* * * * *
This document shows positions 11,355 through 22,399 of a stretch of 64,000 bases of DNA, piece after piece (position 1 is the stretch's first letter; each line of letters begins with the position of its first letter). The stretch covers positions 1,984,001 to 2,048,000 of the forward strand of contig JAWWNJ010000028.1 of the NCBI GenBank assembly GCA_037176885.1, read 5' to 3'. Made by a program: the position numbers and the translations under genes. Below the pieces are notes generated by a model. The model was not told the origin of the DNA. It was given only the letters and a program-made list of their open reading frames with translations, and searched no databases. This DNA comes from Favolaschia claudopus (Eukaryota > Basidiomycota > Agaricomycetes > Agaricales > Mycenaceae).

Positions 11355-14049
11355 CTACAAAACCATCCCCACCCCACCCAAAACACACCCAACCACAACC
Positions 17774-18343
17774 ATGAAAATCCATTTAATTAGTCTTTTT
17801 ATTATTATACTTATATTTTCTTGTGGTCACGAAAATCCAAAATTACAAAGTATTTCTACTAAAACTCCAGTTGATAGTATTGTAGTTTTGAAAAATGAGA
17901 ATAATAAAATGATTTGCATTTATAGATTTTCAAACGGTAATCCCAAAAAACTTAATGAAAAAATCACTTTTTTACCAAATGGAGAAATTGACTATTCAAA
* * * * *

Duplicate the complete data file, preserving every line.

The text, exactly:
This document shows positions 11,355 through 22,399 of a stretch of 64,000 bases of DNA, piece after piece (position 1 is the stretch's first letter; each line of letters begins with the position of its first letter). The stretch covers positions 1,984,001 to 2,048,000 of the forward strand of contig JAWWNJ010000028.1 of the NCBI GenBank assembly GCA_037176885.1, read 5' to 3'. Made by a program: the position numbers and the translations under genes. Below the pieces are notes generated by a model. The model was not told the origin of the DNA. It was given only the letters and a program-made list of their open reading frames with translations, and searched no databases. This DNA comes from Favolaschia claudopus (Eukaryota > Basidiomycota > Agaricomycetes > Agaricales > Mycenaceae).

Positions 11355-14049
11355 CTACAAAACCATCCCCACCCCACCCAAAACACACCCAACCACAACC
Positions 17774-18343
17774 ATGAAAATCCATTTAATTAGTCTTTTT
17801 ATTATTATACTTATATTTTCTTGTGGTCACGAAAATCCAAAATTACAAAGTATTTCTACTAAAACTCCAGTTGATAGTATTGTAGTTTTGAAAAATGAGA
17901 ATAATAAAATGATTTGCATTTATAGATTTTCAAACGGTAATCCCAAAAAACTTAATGAAAAAATCACTTTTTTACCAAATGGAGAAATTGACTATTCAAA